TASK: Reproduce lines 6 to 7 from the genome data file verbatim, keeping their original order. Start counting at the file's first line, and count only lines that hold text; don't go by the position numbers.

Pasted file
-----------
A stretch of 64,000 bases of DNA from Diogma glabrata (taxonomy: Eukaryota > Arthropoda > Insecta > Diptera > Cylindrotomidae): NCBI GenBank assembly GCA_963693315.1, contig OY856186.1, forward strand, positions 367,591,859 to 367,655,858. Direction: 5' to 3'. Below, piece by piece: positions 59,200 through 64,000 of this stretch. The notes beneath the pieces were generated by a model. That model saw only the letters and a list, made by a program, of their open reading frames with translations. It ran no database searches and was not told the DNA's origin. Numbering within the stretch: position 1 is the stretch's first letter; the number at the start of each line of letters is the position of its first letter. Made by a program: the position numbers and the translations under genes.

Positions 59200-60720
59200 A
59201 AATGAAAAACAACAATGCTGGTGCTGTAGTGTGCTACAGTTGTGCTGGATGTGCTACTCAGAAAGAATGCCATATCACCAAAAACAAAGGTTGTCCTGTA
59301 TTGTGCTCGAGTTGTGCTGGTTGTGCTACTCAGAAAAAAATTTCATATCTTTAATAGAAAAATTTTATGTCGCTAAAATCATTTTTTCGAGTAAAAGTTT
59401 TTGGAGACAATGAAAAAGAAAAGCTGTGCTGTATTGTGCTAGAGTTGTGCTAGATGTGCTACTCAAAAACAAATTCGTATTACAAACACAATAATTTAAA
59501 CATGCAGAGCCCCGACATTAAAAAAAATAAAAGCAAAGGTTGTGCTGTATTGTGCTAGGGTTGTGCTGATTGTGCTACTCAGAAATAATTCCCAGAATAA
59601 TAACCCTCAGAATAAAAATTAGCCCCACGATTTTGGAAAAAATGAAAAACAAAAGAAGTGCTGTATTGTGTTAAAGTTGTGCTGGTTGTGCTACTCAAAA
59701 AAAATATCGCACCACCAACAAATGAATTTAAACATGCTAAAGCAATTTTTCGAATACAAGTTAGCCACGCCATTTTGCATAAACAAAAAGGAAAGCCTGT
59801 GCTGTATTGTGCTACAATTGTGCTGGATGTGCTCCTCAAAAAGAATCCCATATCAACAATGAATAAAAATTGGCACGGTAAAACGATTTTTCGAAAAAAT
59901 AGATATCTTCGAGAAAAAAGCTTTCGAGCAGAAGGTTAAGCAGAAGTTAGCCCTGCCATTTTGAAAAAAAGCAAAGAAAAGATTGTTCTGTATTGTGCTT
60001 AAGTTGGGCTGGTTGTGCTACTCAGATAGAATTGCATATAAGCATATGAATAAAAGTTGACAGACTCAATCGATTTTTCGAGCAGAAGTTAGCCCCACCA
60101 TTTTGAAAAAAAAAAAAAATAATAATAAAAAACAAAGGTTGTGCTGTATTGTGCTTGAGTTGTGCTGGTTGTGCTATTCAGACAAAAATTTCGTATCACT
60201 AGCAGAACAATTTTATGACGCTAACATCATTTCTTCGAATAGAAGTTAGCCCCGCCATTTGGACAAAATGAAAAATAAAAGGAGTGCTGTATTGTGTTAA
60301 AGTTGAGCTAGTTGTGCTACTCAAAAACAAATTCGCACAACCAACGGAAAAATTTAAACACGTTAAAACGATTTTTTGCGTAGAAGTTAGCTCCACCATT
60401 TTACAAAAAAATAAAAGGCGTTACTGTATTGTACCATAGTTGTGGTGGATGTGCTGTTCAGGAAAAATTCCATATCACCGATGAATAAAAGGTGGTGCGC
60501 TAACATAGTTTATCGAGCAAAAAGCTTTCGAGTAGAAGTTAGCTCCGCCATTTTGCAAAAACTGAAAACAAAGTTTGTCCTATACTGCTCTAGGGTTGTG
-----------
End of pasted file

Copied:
59401 TTGGAGACAATGAAAAAGAAAAGCTGTGCTGTATTGTGCTAGAGTTGTGCTAGATGTGCTACTCAAAAACAAATTCGTATTACAAACACAATAATTTAAA
59501 CATGCAGAGCCCCGACATTAAAAAAAATAAAAGCAAAGGTTGTGCTGTATTGTGCTAGGGTTGTGCTGATTGTGCTACTCAGAAATAATTCCCAGAATAA